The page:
Jack Kerouac's slab in the alley behind City Lights, at the intersection of Chinatown and North Beach, July 2011, Photo: Richard Power
Jack, I met all of your books on the road. Not in a boxcar rumbling into the West, but on an A-Train hurtling downtown, late in the night, at a too tender age, when child soldier risk analysis said it was safer in the NYC subway than in my own "home."
When I was cold and wet, I set fire to the pages to warm myself; when I was hungry, I poured Extra Virgin Olive Oil on them and ate them like freshly baked bread. But of course, I read them all first.
I followed your Desolation Angels, and leaped after them into the Golden Eternity, soaring and falling for years until I came to the age at which you shed this mortal coil, then it occurred to me that I should not follow your navigational charts into the dark currents of the Lethe, and that I should, instead, travel the Danube, the Yangtze, the Mississippi, the Ganges, the Amazon and the other great rivers of this Earth awhile longer.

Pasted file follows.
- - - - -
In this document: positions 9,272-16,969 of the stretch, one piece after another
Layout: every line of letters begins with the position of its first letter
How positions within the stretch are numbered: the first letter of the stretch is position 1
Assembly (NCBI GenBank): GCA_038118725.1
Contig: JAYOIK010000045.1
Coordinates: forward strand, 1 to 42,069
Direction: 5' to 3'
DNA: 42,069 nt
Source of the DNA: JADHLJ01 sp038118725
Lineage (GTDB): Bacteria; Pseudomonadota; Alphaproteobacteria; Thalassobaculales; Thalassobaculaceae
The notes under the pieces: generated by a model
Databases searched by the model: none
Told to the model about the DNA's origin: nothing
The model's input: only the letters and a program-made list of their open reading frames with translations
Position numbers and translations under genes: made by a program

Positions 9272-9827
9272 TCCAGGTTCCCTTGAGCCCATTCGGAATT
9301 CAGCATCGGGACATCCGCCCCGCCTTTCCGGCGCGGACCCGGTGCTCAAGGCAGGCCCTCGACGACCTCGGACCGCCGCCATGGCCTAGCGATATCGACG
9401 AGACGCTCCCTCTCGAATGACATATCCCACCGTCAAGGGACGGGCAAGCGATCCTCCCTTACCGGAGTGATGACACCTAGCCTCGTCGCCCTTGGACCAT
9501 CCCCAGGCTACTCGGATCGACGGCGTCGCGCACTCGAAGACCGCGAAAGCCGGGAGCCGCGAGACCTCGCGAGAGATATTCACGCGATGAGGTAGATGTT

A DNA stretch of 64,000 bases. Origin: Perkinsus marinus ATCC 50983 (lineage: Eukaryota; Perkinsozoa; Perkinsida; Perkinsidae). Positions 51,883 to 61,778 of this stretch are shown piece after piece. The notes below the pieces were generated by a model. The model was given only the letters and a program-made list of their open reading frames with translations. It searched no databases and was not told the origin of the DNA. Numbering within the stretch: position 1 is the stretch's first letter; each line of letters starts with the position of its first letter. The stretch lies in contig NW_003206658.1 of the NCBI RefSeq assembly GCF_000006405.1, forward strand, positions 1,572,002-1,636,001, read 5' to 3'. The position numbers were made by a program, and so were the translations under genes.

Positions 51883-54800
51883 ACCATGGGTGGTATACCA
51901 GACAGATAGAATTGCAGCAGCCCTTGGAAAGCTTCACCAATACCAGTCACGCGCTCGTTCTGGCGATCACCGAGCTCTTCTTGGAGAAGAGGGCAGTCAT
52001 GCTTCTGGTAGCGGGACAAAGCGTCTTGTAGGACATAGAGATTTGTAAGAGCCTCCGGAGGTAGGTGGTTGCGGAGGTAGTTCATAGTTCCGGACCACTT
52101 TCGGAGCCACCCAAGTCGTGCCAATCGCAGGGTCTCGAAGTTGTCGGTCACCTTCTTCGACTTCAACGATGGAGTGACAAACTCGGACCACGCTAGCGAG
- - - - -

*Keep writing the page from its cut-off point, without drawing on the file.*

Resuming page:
And so as much as I loved your company, I parted with it, lingering on the near shore listening to your tears and laughter drifting farther and farther into the mists of a different world. Leaving me to plot my own course, and thus enabling me to take these photos and write you this note. Yes, the Beat is still strong in the city of St. Francis. Yes, I have lived here for years. And yes, I still hear your bellowing performances carried in from the sea, at nightfall, on the summer fog.
-- Richard Power